So, the liner notes, by pianist Herbert Henck, claim that "this recording presents a work that is in its way one of the most remarkable creations in contemporary piano music and which has, I believe, lost none of its beauty, innocence and power in the twenty years since it was written" (between 1979 and 1982). And he goes on to say that, when Otte performed it himself and it was played on the radio, it was "enthusiastically received by listeners. For example, a painter wrote to say how listening to this music had influenced his work, while a psychotherapist praised the healing qualities that he felt the music exuded", and "after hearing the world premiere, the indian musician Pandit Pra Nath was equally moved, likening the work to a prayer". And the other reviewers sure seem to concur, don't they. So, if a painter, a psychotherapist, Pandit Pra Nath, Herbert Henck and Scarecrow all agree, this really must be indeed one of the great masterpieces of contemporary piano music.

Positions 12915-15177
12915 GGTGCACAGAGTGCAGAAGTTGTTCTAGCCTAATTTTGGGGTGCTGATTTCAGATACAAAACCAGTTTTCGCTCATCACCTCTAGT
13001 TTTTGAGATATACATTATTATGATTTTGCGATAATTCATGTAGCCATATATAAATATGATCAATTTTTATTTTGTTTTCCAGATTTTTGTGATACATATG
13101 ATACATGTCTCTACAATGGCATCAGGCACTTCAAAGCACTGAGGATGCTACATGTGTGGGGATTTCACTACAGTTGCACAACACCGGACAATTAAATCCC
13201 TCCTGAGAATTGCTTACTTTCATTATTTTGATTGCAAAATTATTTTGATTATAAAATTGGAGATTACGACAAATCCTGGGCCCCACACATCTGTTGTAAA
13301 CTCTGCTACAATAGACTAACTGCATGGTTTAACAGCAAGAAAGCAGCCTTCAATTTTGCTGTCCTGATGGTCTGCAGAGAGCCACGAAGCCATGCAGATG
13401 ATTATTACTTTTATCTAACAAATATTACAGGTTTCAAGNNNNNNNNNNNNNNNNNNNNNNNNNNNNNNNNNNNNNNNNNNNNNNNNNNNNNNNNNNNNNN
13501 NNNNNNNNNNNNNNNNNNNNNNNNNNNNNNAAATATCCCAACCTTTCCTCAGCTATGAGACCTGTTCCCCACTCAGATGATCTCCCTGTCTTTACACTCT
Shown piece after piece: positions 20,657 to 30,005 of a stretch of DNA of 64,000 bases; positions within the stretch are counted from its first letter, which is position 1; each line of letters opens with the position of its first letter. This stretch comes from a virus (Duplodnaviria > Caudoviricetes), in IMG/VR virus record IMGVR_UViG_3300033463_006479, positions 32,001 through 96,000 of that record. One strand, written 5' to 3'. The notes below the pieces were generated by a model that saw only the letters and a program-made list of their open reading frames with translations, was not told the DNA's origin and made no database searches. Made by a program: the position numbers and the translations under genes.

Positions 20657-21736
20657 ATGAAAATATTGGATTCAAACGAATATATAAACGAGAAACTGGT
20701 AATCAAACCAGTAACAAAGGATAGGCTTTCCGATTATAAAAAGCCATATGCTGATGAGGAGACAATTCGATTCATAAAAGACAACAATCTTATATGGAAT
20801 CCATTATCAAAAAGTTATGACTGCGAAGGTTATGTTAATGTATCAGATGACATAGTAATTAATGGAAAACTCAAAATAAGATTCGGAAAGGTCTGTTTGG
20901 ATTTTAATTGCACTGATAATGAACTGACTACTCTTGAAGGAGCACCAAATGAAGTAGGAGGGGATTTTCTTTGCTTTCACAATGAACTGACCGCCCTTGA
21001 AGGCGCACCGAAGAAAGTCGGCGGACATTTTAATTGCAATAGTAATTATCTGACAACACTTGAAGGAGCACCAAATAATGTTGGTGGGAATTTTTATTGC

Really????? Okay, so here's the dissenting view. If you think that the tonal and saccharine minimalism of Phil Glass represents the summit of western contemporary creation, than, sure, this cycle is equal to anything written by Glass, and has some similarities with it: less busy, more dreamy, but repetitive, easy-listening and even somewhat facile it is tonal, dreamy and nostalgic harmonies. I'm not familiar with the music of Bill Evans and Paul Bley that reviewer Scott MacFaden mentions, but I'm sure he's right: Otte's piano writing must be evocative of theirs.